Walking into Heinz Hall on Saturday night was overwhelming. It was packed–just the way I like it. How exciting to see such a wonderful crowd on opening weekend! Due to the plethora of activities taking place in the Cultural District that evening (and the subsequent traffic jams such activities cause), my boyfriend Ross and I arrived just moments before the first piece. We hurried into our seats in Family Circle (thank you Kevin!!) and settled in for the night’s sounds and sensations.
Since it was opening weekend, the PSO started things off with the Star Spangled Banner. All of the musicians stood while playing, as did the audience members, and we all joined our voices to sing our national anthem. It was an incredible moment of patriotism and community. It made me smile, hand over my heart during the entire piece.
The Adams piece, Short Ride in a Fast Machine, started things off quickly with its steady pace and contemporary feel. It reminded me of movie music! Four minutes of fun that piece was, and I think the audience really enjoyed it. I loved the way the percussion section kept the beat, sounding almost like a ticking clock in the background. The beautiful brass section made my heart swell (I often have physical and emotional reactions to music, but don’t most people?). All in all, a wonderful way to start the evening.
The second piece of the evening, Tchaikovsky’s Violin Concerto, was amazing in terms of the technical skill it requires. Josh Bell, the evening’s soloist, did it absolute justice. At one point, I felt certain that Bell was going to saw his violin in half with the intense movements of his bow! I’ve always been a fan of Tchaikovsky’s works, with Symphony No. 5 being my favorite (particularly the Philadelphia Orchestra’s recording with Eugene Normandy conducting), but I will admit that this Tchaikovsky piece lacked a little something for me–perhaps my boyfriend Ross put it best: where was the story in it? I was so mesmerized by the technical skill that I didn’t notice any sort of "story" being told.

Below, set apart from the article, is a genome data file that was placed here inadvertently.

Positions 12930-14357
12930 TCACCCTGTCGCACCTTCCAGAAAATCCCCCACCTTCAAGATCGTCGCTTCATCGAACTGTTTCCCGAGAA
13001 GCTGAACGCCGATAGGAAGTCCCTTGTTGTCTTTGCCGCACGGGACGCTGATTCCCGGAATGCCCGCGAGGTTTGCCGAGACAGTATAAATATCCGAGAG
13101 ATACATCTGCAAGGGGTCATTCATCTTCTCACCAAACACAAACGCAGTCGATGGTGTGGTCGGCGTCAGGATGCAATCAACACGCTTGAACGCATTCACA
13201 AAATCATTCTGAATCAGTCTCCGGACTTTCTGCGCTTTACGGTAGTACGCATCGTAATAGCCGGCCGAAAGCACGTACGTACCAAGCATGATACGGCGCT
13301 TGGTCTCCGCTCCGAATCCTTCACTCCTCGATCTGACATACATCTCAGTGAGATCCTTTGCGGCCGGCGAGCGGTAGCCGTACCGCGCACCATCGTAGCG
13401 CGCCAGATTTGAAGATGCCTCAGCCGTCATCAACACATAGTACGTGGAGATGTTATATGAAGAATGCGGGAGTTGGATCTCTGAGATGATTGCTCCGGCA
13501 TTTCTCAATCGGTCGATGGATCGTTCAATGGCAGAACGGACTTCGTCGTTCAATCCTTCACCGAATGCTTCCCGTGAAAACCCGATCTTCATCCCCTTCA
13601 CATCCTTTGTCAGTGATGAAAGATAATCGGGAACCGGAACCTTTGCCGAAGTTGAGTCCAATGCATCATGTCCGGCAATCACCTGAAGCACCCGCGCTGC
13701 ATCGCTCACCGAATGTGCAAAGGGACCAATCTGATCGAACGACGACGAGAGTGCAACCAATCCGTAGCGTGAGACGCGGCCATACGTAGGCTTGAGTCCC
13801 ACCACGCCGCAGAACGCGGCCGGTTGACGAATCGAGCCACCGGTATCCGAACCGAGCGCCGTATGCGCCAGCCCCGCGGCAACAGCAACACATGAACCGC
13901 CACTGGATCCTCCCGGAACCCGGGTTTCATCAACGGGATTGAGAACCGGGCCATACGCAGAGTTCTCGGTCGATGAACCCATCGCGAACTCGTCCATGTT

That’s not to say it wasn’t enjoyable, however. One of the things I liked best about the piece was the way in which Bell played it physically. He played towards the audience, of course, but at times he turned a bit towards the orchestra, as if to say, "Yes, this is for you, too. Enjoy. Feel." My favorite moments, though, were when Bell leaned in towards Maestro Honeck, the two making eye contact, which seemed to convey not only a connection that is needed between performer and conductor so as to make sure that they’re both on the same page (literally and figuratively), but also as if they were having a conversation with each other: Bell asking, "Can you feel it, my friend?" And Honeck replying, "Yes! I can feel it! Keep playing!" What a connection…what comradery.
As is customary, audience members do not clap in between the movements of a piece, but Saturday night’s crowd was too excited to keep quiet! At the end of the first movement of the Tchaikovsky Concerto, the Hall erupted into applause. I couldn’t help but smile. I turned to Ross and said, "And that’s only the first movement!" Sometimes customs need to be ignored.
The rest of the Tchaikovsky piece was just as technically demanding and invigorating to watch and hear. At the end, the audience applauded for what felt like a solid 5 minutes, and I sensed that they were hoping for an encore, but Bell clearly was exhausted after such a rigorous piece. It was an honor to host him for opening weekend.
Mahler, on the other hand…
I haven’t heard much Mahler in my life, but I think that will change now that I’ve had the joy of experiencing Symphony No. 1, "Titan." Wow, wow, wowie wow wow. The power of that piece had me on the edge of my seat! Trying to put it into words will not do it justice. Trust me. Particularly the last three minutes or so of the movement. With the horns. Oh.My.Word. I have a new found appreciation for the brass section. You will feel it in your chest!! Here’s a good performance of the last movement on YouTube. (If you want to hear the whole piece, you can download it here.) Be prepared for the SHAZAM! factor.
Saturday night’s concert was, just as I knew it would be, fantastic. I was moved, I was excited, I was smiling. A lot. And so was Ross. I am so deeply overjoyed that Honeck is here with us now, a part of our Pittsburgh family. And I am so happy to know that Pittsburgh concertgoers feel the same way I do. It was obvious by their reactions that night. Once again, the power of music has transformed us.
I hope it transforms you, too.